Monday, October 20, 2008

Economies of Scale vs Alignment

Is it easier to align five people or five hundred?  There's an old Dilbert cartoon which discusses how to determine the IQ of a meeting.  Start with 100 and then subtract 5 for every person added. [Editor: I subtract 10 for you.]

Everytime someone is added, complexity is added.  Agreement, understanding, shared vision, the ability to communicate effectively all become more difficult as more people are added.  If less is so obviously more, why do we continually add people?

Economies of Scale
The industrial revolution and the 20th century demonstrated the benefits of economies of scale.  It costs $3,000 to make 100 of Adam Smith's pins, however it only costs $4,000 to make 1,000 pins.  The price for each pin goes from $30 to $4.  

Where fixed costs are high and you have to build factories and assembly lines and have marketing departments and sales teams, economies of scale make a lot of sense.  Is that the world we face?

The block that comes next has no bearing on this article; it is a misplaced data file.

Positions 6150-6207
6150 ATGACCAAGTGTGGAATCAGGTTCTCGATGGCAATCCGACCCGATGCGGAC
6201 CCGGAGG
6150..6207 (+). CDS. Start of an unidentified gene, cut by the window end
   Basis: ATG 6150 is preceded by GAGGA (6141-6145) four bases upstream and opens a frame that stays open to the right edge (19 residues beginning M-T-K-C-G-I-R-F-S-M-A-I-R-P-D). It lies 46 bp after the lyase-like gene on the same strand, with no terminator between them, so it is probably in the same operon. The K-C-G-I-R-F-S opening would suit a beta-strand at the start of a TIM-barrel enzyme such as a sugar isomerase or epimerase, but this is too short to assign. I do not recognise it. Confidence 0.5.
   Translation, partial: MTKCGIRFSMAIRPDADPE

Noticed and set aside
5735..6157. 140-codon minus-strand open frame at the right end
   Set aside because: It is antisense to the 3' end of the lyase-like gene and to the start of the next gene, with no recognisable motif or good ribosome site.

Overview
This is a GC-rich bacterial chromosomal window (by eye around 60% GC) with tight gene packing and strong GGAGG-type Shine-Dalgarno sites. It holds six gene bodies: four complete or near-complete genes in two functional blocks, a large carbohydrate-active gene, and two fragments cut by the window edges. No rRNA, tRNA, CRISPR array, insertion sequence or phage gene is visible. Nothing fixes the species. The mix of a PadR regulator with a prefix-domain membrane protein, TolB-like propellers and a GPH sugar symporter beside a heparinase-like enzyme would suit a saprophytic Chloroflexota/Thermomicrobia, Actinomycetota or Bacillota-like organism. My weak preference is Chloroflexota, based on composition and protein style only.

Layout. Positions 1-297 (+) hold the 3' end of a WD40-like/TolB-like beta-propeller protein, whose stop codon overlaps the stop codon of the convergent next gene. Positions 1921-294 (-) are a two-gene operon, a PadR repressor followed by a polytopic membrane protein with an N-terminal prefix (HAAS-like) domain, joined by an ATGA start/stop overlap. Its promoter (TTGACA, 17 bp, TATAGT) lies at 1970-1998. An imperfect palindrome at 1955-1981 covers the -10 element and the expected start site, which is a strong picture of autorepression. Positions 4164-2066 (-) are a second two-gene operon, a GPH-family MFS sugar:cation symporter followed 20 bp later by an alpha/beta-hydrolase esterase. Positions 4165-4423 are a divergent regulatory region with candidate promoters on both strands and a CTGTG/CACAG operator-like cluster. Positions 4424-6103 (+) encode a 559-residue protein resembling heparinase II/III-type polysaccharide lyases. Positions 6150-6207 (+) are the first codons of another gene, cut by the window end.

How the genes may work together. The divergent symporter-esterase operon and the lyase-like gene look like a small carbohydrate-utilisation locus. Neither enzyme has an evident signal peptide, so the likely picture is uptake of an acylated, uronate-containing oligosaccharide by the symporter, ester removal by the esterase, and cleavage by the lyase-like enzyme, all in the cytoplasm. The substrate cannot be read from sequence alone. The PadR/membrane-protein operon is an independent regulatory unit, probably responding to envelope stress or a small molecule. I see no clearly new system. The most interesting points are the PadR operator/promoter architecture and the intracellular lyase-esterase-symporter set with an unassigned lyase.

Less is More
In a world where you can outsource manufacturing, marketing, legal and accounting functions and focus only on the real areas you know, do you need the extra departments?  Do you need the headachs finding, hiring, training and aligning all those people?


Josh said...

An excellent topic. All communication should be focused like a laser, only including the people it needs to and to the point in content.

I've written a few related posts, the most recent one is Help Your People Escape Meeting Hell.

Josh Nankivel

Josh said...

Another rant.....I absolutely HATE it when managers talk about OVER-COMMUNICATING as if it is a good thing. Excessive communication is bad. It is confusing. It is wasteful.

Ah, thanks for letting me get that out off my chest!

Josh Nankivel